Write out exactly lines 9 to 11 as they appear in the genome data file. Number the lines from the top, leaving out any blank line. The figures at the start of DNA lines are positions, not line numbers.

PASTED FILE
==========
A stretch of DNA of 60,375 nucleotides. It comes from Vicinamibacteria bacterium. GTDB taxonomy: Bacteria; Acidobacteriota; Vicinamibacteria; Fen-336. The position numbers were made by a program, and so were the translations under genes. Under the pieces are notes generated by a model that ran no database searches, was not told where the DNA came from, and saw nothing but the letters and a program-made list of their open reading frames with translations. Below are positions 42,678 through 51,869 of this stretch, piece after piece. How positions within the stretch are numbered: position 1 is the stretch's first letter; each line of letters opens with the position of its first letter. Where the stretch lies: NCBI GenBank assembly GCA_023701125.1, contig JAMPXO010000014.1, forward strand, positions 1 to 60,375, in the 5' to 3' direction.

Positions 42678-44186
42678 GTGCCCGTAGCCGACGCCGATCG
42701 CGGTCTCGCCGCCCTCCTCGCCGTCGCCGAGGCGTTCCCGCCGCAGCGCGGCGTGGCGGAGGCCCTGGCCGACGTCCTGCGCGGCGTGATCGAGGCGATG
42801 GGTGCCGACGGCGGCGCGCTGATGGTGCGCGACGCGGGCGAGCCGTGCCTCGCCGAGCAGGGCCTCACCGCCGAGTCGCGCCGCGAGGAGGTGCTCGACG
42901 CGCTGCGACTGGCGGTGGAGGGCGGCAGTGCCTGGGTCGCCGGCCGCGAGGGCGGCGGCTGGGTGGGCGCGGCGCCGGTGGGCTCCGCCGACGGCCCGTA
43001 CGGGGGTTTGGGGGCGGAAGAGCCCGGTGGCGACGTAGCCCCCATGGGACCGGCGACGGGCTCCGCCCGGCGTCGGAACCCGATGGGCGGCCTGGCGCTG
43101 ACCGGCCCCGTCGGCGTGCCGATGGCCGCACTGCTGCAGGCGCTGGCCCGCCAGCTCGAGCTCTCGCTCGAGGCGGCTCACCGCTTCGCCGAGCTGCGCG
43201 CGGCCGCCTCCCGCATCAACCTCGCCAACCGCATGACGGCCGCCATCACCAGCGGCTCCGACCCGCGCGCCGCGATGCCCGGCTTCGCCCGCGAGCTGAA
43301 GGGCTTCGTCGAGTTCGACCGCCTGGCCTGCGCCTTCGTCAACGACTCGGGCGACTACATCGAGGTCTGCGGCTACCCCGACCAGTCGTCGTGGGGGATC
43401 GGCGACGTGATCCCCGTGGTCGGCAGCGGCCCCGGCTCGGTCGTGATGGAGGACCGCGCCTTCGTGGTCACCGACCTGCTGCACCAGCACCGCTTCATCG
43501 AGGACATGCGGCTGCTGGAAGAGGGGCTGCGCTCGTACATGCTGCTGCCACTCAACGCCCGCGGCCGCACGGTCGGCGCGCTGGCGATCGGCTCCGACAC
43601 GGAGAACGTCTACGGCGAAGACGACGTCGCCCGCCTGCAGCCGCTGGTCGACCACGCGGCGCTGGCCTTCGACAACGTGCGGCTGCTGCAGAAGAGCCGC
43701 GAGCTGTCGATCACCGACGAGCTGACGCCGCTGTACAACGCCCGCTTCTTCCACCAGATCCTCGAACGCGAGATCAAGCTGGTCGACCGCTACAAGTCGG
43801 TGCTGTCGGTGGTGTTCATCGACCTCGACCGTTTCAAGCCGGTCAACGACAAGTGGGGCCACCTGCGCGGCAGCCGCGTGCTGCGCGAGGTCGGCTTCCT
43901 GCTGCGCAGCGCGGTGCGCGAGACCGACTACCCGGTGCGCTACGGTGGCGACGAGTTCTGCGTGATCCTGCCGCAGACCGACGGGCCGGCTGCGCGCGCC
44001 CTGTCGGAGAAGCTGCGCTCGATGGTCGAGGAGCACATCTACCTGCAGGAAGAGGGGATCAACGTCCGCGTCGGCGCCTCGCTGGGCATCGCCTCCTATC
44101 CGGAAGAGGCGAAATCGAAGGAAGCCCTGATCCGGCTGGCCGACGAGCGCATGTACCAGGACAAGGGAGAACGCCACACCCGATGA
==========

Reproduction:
43201 CGGCCGCCTCCCGCATCAACCTCGCCAACCGCATGACGGCCGCCATCACCAGCGGCTCCGACCCGCGCGCCGCGATGCCCGGCTTCGCCCGCGAGCTGAA
43301 GGGCTTCGTCGAGTTCGACCGCCTGGCCTGCGCCTTCGTCAACGACTCGGGCGACTACATCGAGGTCTGCGGCTACCCCGACCAGTCGTCGTGGGGGATC
43401 GGCGACGTGATCCCCGTGGTCGGCAGCGGCCCCGGCTCGGTCGTGATGGAGGACCGCGCCTTCGTGGTCACCGACCTGCTGCACCAGCACCGCTTCATCG